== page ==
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Mobile technology

Page history last edited by robert.fitzgerald 12 years, 4 months ago

SMS & Mobile Technology Community of Practice


Introduction

 

A community to discuss ideas and developments around using mobile phones and text messaging (SMS) to support the work of the production and marketing teams. Our future work will build on work we have completed to date developing the Electronic Marketing Communication Project (EMCS). This project is described in more detail below in an evaluation report written by Steve Gniel.

 

SMS AND MARKET INFORMATION

 

FrontlineSMS

Dr Fitzgerald has been in regular contact with the developer of FrontlineSMS, Ken Banks. He is the founder of kiwanja.net (http://www.kiwanja.net) and has been working for the last 15 years on the application of mobile technology to support positive social and environmental change in developing countries, especially Africa. He has developed FrontlineSMS (http://www.frontlinesms.com), a field communication system designed for small-scale non-profit organizations. kiwanja.net has been awarded a complimentary membership and invitation to the 2008 Clinton Global Initiative (CGi) annual meeting that was held in New York recently. We have been talking to Ken for some time and in the last few months I have been trialling his system. The plan is to use FrontlineSMS to setup a number of field communication systems as part of the CCPMP project. I would support each system as part of the CCPMP project and while this project is primarily focused on marketing and production goals, there are many opportunities for system to be used in other areas such as rural health information needs (e.g. TB alerts).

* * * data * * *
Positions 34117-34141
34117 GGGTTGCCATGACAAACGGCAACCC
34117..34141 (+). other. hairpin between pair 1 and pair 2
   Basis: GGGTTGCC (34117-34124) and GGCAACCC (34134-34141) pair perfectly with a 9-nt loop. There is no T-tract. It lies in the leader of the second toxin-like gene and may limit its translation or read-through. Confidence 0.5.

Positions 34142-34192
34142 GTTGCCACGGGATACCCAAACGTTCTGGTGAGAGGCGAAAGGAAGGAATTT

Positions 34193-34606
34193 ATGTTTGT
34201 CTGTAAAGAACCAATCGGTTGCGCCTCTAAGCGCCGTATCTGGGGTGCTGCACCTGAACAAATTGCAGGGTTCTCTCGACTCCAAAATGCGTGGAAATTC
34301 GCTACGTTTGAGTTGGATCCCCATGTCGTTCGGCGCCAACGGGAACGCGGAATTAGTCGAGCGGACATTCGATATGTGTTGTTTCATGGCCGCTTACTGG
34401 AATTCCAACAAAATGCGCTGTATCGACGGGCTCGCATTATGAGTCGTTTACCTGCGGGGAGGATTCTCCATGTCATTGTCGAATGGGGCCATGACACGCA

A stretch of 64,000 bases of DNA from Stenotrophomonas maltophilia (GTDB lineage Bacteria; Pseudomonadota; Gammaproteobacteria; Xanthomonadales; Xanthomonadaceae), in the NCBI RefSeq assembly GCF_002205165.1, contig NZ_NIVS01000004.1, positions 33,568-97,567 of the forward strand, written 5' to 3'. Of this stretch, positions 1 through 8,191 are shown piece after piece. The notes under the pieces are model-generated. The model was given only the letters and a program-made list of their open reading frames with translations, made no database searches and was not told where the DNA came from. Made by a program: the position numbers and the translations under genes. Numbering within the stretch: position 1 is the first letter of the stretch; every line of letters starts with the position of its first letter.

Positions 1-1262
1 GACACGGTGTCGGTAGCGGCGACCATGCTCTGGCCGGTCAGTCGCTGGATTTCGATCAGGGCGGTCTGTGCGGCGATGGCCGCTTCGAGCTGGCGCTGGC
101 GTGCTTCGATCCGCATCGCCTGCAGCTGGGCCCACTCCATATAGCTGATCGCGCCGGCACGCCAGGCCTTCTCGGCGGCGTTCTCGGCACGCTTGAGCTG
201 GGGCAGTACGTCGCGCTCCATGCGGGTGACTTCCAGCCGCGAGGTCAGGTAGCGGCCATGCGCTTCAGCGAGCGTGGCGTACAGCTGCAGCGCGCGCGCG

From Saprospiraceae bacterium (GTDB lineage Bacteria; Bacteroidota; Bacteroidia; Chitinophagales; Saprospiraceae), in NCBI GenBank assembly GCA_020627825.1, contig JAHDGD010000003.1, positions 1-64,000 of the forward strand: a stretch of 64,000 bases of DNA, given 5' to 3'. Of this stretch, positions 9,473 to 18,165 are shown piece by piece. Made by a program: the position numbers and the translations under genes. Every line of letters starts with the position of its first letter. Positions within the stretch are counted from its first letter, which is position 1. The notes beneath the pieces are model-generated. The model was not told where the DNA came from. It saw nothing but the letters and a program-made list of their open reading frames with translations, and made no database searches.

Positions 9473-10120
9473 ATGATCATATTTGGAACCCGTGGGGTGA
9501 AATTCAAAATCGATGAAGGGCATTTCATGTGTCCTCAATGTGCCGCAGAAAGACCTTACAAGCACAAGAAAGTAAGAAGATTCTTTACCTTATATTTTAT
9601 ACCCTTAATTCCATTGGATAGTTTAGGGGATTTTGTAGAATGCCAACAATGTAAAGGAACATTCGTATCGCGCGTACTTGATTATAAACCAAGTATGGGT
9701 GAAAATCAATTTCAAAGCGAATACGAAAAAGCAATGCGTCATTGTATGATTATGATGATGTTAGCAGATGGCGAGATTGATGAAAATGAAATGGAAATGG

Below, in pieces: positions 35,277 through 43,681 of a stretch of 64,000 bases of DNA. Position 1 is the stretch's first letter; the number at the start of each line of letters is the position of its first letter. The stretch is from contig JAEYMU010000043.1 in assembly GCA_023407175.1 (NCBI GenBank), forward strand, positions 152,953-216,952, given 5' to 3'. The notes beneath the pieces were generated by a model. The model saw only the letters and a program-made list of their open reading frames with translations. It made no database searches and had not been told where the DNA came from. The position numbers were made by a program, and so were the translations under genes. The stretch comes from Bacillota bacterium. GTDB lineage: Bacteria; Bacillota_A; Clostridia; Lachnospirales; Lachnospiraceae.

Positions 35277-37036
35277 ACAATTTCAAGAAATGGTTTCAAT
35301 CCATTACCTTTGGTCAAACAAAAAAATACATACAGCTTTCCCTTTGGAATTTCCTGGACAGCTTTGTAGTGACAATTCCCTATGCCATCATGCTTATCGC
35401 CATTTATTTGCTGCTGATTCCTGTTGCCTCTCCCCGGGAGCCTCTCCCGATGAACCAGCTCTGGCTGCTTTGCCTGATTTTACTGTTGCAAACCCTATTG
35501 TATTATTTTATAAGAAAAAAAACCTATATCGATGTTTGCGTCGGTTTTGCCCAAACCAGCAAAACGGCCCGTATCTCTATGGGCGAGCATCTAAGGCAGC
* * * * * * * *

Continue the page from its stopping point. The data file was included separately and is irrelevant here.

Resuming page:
NAMA Market Information

Professor Spriggs has written to Mr. Sa Chamroun, Chairman, North-West Agricultural Marketing Association (NAMA) and Manager of the Pailin Grain Silo to report on the workshop and identify three areas for future collaboraton:

  • information – establish an SMS-based market information service
  • export market development
  • operation of the association.

Dr Fitzgerald has sent SMS equipment and software to Greg Secomb with instructions on how to setup a SMS server at the Pailin silo. A meeting is planned with Dr. Rob Fitzgerald, Mr. Greg Secomb, Professor Spriggs and Mr. Sa Chamroun on February 12 or 13. I recently presented some of our ideas for using FrontlineSMS. In February 2009 we will finalise the installation of two SMS servers: one located in Battambag with MJP and the other in Pailin at the NAMA.

 

 

MJP & SMS